It sounds weird … really weird … to claim that non-believers actually do believe and have simply suppressed that belief, but that is exactly what Mr Craig is asserting in his latest podcast – “does reason lead to atheism or theism“.
I’ve come across this before many times and once even engaged in a rather long debate some time back with a rather un-famous evangelist (who appeared to think he was rather famous). It was here back last november. That time around the essence was this …
- Claim: non-belief is actually a response to life letting us down and also the thought that we (the non-believers) perceive god to be unfair and so have rejected him. His justification (evidence) for this stance turned out to be a bible quote.
So now we have Mr Craig’s assertion, is it new or different in any way? No, it is simply an echo of more of the same.
It all appears to rest upon an assumption that “belief” holds the high moral ground and so non-belief is supposedly the result of people wanting to abandon such high-moral standards. He babbles on using theist slang terms such as sin as the reason for the suppression of our knowledge of his specific god concept and of course quotes from the bible (Romans) to justify this stance. As he puts it …
The human psyche is so capable of rationalization and suppressing things that we find uncomfortable that I think it’s very plausible to think that an atheist could somehow suppress the knowledge of God or rationalize it away so that he doesn’t have to face it overtly.
I do agree … the human psyche is indeed capable of rationalization and suppressing things that we find uncomfortable, such as facing up to a few home truths that Mr Craig really should come to terms with … namely …
- There is not one single jot of evidence that non-belief is morally inferior in any way. With or without belief, humans generally strive to do what is right, and so holding or not holding an irrational belief does not appear to change that. Where things go sadly wrong is that irrational belief can trick good decent people into taking a highly immoral stance … for example homophobia.
- The deployment of mythological and completely fictitious religious concepts such as “sin”, or quoting religious texts, does not in any way refute point 1.
- Most non-believers truly do not believe. Think of it this way; it is akin to me asserting that fairies are actually real and your rejection of that fact is simply due to you not wishing to obey them. If I truly did make such an assertion, then you would consider me to be quite delusional and crazy.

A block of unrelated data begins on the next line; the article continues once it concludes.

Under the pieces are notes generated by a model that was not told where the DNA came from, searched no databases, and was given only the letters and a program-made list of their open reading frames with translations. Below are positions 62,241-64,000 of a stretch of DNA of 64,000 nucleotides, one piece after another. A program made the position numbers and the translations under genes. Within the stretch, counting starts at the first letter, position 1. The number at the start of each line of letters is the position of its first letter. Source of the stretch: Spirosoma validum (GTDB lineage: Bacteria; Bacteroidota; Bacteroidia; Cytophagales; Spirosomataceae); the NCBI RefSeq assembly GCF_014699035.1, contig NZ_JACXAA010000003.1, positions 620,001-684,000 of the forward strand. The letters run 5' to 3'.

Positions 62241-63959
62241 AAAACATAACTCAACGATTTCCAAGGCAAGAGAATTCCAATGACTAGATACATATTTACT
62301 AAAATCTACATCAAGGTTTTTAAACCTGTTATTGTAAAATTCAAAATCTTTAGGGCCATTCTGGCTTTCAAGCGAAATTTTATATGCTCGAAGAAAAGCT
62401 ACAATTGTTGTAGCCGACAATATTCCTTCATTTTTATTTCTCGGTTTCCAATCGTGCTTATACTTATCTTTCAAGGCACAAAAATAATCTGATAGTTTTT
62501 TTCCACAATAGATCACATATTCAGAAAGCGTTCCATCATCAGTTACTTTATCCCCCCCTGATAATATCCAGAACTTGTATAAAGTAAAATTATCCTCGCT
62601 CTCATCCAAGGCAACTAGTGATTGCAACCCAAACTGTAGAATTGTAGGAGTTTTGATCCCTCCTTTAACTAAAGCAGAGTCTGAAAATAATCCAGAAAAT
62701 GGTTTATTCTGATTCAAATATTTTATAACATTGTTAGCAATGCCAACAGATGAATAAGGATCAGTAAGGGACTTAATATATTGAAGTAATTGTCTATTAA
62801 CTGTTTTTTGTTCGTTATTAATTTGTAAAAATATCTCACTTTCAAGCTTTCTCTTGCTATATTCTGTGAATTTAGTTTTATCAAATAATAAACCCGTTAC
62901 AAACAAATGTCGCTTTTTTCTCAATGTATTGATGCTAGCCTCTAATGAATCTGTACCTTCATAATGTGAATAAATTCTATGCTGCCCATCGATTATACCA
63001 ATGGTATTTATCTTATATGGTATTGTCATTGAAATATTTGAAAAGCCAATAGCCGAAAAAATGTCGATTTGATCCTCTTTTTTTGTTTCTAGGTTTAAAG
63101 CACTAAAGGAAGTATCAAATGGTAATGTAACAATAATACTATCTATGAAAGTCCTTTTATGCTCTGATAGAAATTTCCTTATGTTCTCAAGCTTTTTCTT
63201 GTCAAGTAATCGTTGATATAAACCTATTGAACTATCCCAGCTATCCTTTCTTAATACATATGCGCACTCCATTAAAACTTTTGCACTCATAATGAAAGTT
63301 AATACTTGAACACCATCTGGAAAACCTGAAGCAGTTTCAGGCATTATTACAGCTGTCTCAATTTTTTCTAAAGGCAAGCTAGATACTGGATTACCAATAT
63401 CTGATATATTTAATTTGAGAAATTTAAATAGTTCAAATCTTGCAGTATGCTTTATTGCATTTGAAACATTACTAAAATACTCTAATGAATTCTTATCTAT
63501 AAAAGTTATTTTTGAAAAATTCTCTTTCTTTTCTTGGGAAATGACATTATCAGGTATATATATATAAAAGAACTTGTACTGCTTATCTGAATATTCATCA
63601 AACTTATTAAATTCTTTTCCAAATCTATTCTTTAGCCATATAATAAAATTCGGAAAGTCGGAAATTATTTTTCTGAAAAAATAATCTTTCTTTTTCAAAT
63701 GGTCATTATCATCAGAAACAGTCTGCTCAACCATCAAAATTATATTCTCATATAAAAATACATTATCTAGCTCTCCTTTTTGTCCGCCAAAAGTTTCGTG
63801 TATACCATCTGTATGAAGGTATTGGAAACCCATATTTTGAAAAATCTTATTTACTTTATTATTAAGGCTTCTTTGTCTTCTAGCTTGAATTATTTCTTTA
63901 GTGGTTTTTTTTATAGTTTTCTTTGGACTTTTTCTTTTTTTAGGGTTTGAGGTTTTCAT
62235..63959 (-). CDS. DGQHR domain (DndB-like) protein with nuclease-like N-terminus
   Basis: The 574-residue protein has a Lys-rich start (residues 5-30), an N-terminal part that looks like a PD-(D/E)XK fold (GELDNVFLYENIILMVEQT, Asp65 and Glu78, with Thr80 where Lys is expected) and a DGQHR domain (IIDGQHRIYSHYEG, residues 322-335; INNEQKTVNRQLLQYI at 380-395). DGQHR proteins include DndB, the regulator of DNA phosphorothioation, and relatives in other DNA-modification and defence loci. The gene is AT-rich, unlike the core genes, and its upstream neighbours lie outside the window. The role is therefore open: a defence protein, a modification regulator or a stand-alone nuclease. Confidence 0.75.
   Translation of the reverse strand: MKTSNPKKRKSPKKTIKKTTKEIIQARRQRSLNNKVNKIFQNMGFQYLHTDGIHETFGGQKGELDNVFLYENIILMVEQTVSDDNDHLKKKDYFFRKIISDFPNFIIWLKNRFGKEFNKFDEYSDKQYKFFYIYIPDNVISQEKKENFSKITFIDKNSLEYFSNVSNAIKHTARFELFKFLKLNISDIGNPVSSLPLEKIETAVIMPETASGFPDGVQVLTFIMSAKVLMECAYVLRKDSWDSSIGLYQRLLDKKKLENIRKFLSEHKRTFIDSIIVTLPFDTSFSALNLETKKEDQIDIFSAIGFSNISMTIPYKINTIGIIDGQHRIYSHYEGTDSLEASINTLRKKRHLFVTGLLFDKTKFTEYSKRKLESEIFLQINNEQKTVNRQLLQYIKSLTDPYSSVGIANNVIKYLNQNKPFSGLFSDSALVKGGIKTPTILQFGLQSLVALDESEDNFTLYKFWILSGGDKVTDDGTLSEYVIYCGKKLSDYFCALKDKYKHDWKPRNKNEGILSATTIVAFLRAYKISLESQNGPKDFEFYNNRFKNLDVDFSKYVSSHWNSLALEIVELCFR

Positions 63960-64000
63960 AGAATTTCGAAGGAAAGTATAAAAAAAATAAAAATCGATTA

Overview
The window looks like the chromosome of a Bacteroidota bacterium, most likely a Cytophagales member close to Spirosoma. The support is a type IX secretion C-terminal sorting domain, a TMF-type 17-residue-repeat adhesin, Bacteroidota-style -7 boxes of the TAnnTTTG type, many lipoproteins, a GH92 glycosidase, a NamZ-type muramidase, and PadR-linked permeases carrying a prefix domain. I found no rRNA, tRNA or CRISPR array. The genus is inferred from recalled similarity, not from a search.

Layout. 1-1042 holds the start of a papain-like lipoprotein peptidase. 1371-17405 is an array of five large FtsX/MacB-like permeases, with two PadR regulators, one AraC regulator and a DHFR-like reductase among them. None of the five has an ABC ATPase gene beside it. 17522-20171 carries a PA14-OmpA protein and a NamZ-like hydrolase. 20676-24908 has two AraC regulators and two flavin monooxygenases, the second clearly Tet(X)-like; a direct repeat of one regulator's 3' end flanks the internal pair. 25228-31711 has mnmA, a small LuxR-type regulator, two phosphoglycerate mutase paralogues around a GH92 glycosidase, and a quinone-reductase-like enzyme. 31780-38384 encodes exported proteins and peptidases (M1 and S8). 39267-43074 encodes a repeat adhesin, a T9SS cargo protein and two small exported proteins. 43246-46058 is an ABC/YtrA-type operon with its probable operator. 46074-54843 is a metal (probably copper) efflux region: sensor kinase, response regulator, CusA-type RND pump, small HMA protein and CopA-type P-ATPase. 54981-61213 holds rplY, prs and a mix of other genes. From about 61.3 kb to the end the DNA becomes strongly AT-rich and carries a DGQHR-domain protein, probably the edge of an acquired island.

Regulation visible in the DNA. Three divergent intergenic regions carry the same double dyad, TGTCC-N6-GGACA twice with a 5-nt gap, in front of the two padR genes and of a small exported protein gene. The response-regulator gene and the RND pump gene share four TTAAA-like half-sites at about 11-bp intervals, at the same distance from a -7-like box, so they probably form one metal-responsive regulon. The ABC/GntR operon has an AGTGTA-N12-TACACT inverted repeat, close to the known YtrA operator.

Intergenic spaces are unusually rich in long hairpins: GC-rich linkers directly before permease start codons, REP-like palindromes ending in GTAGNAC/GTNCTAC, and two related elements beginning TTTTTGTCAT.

Question to ponder – does Mr Craig, and for that matter many others, really believe that many atheists, if not all, really do secretly believe? I guess so, it would be part of the belief system that they hold the definitive version of “truth” and so it would be natural to consider any alternative to be a pale shadow simply playing a second fiddle role. It is not a huge leap from there to see a world in which their belief is simply an obvious fact that some opt to dismiss because they are in rebellion.
The are of course many things that are asserted within the belief system that are not actually true, so it should perhaps come as no surprise to discover that there also exists a belief regarding the motivation of non-believers that is also not actually true, and like all the other related claims, there is no actual evidence to verify any of it.
As for myself, a data sample of one, I was indeed once a believer but I no longer am. One aspect that motivated me to start questioning things was the observation of some activities that were highly questionable from a moral perspective – specifically an anti-gay rant during a house group meeting. Once I started to question and began to slowly let go of the irrational belief, I was surprised to then discover that I could take a more moral position and so become a better more decent human being, and also become far less judgemental.